Offered by: College of Letters, Arts, and Social Sciences, Psychology and Sociology Department
The purpose of the Master of Science Program in Psychology is to provide students with coursework and the foundation in pre-degree supervised practice in marriage and family therapy (MFT). The program will prepare students for eventual MFT licensure. This, in turn, will prepare them for a variety of counseling jobs, from counselor positions in industrial programs to marriage and family therapy in clinic settings and private practice.
David T. Horner, Chair
Jeffery S. Mio, Director, Graduate Program
Admission to the Program
An applicant for admission to this program must hold a bachelor's degree from an accredited college or university and satisfy university and departmental requirements for graduate study. A minimum requirement for admission is a baccalaureate degree in psychology with at least 24 semester or 36 quarter units in upper division psychology. Students with a baccalaureate degree in other fields, but who have strong psychology backgrounds, will also be considered. Applicants should have successfully completed upper division undergraduate psychology courses such as statistics, experimental, history and systems, abnormal, personality, and psychological testing, and either an upper or lower division course in physiological psychology. Any deficiencies must be made up before the student receives unconditional graduate standing.
Applicants should have an undergraduate minimum grade point average of 3.0 (B) or better in both psychology courses and in their overall GPA. The minimum GPA cutoff may vary somewhat from year to year, depending on the applicant pool.
Applicants will also be required to submit three letters of recommendation, at least one being from a professor familiar with the applicant's ability to perform academically at the graduate level, a biographical sketch (2-4 pages), and a statement of purpose. Finalists will be expected to come to campus for an interview with members of the department's Graduate Admissions Committee. These sources of information will be used in evaluating each candidate with respect to character, emotional maturity, and general aptitude for the counseling profession.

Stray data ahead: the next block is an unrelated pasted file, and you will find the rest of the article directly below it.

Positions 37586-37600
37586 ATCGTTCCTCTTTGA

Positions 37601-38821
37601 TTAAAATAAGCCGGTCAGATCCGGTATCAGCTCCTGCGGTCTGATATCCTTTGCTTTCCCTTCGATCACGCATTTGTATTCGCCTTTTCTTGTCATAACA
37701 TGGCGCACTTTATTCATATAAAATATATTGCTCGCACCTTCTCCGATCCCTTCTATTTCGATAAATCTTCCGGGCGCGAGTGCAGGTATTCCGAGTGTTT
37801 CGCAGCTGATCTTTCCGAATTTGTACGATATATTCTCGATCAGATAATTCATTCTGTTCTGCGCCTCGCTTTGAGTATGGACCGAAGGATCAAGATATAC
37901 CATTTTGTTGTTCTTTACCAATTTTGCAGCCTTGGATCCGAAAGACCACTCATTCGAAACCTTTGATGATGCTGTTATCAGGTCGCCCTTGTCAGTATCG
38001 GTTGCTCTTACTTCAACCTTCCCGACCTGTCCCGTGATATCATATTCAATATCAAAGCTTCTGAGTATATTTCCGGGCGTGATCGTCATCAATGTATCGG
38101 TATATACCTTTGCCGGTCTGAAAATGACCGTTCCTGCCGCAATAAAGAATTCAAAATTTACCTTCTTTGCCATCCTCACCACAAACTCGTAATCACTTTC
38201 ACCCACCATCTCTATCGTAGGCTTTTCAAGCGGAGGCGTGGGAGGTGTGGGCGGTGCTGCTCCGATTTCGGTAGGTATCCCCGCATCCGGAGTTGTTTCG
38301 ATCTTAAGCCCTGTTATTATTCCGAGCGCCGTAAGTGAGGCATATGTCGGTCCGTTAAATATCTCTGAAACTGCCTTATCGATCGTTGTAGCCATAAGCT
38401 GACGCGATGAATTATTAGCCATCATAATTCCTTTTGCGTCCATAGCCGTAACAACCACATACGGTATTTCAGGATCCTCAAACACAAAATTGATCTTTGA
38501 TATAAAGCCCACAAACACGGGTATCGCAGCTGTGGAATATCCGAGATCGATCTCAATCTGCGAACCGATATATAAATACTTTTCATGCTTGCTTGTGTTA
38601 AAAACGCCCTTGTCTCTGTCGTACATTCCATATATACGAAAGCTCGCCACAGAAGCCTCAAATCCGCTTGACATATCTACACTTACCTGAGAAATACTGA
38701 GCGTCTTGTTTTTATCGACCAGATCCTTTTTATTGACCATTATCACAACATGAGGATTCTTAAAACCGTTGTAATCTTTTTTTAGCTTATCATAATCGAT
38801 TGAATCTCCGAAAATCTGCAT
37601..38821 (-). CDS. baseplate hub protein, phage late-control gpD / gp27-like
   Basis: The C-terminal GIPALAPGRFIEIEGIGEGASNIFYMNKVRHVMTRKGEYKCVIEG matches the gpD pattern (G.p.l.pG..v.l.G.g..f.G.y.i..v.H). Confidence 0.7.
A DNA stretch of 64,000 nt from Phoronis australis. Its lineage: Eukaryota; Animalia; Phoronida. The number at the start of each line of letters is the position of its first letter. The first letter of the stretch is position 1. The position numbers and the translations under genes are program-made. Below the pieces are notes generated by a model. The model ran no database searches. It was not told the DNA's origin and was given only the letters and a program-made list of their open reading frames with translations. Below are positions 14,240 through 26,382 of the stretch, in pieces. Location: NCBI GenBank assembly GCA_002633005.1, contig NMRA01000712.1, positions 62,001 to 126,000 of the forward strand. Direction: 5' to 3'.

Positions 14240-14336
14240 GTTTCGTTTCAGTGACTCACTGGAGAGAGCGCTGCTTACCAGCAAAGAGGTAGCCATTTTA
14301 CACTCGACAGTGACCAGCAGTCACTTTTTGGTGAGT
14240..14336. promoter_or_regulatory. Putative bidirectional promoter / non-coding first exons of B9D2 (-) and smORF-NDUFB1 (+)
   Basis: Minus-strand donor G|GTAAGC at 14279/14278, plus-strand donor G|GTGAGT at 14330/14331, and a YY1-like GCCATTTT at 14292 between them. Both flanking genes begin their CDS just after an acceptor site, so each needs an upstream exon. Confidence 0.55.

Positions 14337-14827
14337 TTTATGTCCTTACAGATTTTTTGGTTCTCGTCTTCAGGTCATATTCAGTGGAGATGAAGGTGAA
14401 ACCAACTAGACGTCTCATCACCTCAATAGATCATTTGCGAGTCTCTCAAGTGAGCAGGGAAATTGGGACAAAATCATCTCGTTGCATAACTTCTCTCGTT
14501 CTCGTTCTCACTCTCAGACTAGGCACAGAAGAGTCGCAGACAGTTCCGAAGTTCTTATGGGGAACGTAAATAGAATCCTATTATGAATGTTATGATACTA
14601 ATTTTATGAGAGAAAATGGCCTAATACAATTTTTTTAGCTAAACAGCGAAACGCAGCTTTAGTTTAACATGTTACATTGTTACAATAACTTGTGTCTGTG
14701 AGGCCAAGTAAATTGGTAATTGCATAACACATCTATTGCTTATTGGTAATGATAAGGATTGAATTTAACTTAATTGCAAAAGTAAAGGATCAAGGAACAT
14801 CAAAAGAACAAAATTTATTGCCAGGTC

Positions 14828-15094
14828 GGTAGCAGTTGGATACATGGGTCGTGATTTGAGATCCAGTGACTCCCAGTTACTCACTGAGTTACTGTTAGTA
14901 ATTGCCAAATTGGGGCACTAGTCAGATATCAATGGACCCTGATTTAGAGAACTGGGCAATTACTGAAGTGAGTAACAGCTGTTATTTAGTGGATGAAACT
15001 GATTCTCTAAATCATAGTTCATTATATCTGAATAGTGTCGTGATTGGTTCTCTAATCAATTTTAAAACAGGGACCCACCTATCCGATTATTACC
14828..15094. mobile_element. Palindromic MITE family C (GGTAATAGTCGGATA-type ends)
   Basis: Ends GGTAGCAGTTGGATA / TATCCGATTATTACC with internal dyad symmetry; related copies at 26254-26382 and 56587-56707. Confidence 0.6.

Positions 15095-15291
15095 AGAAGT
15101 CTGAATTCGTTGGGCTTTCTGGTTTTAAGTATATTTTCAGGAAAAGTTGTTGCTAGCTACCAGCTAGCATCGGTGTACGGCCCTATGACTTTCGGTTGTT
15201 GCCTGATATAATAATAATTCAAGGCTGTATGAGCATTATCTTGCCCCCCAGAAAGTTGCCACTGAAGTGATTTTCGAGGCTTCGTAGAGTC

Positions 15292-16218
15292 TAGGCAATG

A minimum of 90 quarter units (two years) is required for the Master of Science degree in Psychology. Coursework will satisfy course requirements for California MFT licensure. Full-time attendance with admission in a fall quarter will allow a student to complete the program in two years. All courses designated as "First Year Courses" must be completed before practica can be started. Practica only begin in summer quarters and last the entire academic year.
A minimum GPA of 3.0 must be maintained in graduate studies. It is expected that courses will be passed with a minimum grade of 3.00 (B). Grades of less than B- will result in certain consequences: one grade of less than B- will result in automatic probationary status for the student; two grades of less than B- will result in students being subject to disqualification from the program.
Admission to the program does not admit a student to candidacy for the degree. Advancement to Candidacy is granted, upon the recommendation of the psychology faculty, when the student has completed all preparatory coursework prior to the comprehensive examination. In addition, the Graduation Writing Test (GWT) must be passed prior to Advancement to Candidacy. A total limit of 13 transfer and/or Extended University units petitioned for graduate credit may be included on a master's contract if they are within the 7-year time limit.
The candidate must be enrolled in the university during the quarter of graduation.